I didn't actually get that from the post, just that in theory your laptop could have been compromised because in cases mentioned before, they looked at the drive when it was brought in for repair. When I worked in IT, one of the guys would repair company laptops and while he didn't actually go fishing through them normally, I believe in one case he found a laptop was full of porn. I think the complaint there was that it was out of space. I used to blow away dead accounts too, sometimes I'd go through them to make sure there wasn't anything important left behind, other times I'd just blow them away, just depended on the position and how old it was.
 
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I have a 2013 MacBook Pro and it died last year while still under Apple Care. I took it to the Apple Store and they replaced the motherboard but before that the tech said all data will be backed up from the SSD. Glad they fixed yours!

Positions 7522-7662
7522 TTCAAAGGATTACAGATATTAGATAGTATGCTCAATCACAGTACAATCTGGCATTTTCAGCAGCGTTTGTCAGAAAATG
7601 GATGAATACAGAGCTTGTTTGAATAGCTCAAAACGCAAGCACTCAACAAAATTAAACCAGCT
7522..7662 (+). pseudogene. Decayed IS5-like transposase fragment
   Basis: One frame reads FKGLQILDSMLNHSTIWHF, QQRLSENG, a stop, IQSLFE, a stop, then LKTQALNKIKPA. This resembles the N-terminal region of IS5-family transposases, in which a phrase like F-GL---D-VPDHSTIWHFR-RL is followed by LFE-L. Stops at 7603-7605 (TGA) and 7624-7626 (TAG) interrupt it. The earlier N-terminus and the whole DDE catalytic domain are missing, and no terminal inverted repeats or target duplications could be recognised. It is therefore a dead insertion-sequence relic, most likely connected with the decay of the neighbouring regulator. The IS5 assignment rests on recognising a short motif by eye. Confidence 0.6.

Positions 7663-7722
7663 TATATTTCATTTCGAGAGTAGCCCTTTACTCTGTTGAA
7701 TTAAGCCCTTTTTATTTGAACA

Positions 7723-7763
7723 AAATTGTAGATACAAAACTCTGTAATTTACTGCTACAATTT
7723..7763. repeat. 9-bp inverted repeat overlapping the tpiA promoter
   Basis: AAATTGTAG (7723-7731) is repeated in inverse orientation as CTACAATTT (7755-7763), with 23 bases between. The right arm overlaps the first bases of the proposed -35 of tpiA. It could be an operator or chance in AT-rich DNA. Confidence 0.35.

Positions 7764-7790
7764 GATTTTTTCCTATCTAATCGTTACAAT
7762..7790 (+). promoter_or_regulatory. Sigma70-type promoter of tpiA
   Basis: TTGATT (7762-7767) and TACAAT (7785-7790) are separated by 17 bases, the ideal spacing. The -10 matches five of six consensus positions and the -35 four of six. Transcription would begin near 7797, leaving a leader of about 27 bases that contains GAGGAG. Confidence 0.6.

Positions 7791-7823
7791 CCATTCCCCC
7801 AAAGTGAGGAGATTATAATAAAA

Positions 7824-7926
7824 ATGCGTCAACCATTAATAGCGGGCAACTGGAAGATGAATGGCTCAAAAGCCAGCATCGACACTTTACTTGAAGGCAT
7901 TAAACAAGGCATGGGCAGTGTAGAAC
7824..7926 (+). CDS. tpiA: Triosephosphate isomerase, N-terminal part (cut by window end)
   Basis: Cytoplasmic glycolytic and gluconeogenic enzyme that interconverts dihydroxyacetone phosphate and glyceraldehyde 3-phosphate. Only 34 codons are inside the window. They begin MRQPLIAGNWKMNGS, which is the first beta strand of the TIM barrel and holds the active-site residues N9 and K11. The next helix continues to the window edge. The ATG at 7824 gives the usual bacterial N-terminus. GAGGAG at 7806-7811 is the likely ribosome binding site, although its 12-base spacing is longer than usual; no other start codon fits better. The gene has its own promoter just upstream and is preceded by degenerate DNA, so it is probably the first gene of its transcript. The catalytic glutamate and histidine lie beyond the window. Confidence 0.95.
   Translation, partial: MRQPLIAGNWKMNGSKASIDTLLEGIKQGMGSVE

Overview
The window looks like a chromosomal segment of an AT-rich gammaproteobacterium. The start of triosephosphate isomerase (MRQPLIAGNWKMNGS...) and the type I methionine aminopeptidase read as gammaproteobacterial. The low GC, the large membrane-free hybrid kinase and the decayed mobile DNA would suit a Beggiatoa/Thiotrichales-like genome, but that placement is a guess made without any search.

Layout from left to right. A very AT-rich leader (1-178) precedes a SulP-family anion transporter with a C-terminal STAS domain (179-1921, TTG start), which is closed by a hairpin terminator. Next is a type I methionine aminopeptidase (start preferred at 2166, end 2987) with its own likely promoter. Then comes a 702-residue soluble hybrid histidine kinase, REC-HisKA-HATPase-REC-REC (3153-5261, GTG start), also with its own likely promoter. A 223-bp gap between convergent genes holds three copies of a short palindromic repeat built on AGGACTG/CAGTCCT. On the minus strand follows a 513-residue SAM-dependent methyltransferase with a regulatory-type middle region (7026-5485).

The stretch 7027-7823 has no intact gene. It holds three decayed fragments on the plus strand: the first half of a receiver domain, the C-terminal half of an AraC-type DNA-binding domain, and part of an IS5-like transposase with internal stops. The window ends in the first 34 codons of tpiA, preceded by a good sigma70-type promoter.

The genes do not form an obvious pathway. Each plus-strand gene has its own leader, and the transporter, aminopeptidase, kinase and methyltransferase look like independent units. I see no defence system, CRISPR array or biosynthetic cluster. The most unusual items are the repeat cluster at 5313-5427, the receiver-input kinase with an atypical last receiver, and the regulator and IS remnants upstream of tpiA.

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No reason not to run bitlocker on a portable device. Thats how my laptop is running. It wont keep the 3 letter agencies out but itll keep most individuals out, or at least cause enough of a time deterrent not to bother. Not only for this situation but say if it got stolen. You had time to prep the laptop before you took it in, but you can't prep for a theft. With modern processors having instructions to speed up AES the perfomance loss is negligable. Ive never noticed any difference.
 

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In today's world, our electronic devices hold all kind of personal information and pose a big risk to invasion of privacy, identity theft, etc. Can't be too careful.
 
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No reason not to run Bitlocker on all drives, desktop and laptop. It even works on external drives too. Another thing you could do is turn bitlocker on, and setup a Repair account. Only give them the password and don't make it an administrator. In theory they won't be able to access your files as they can't take control of them not being an admin. And booting from another OS will require the Bitlocker password.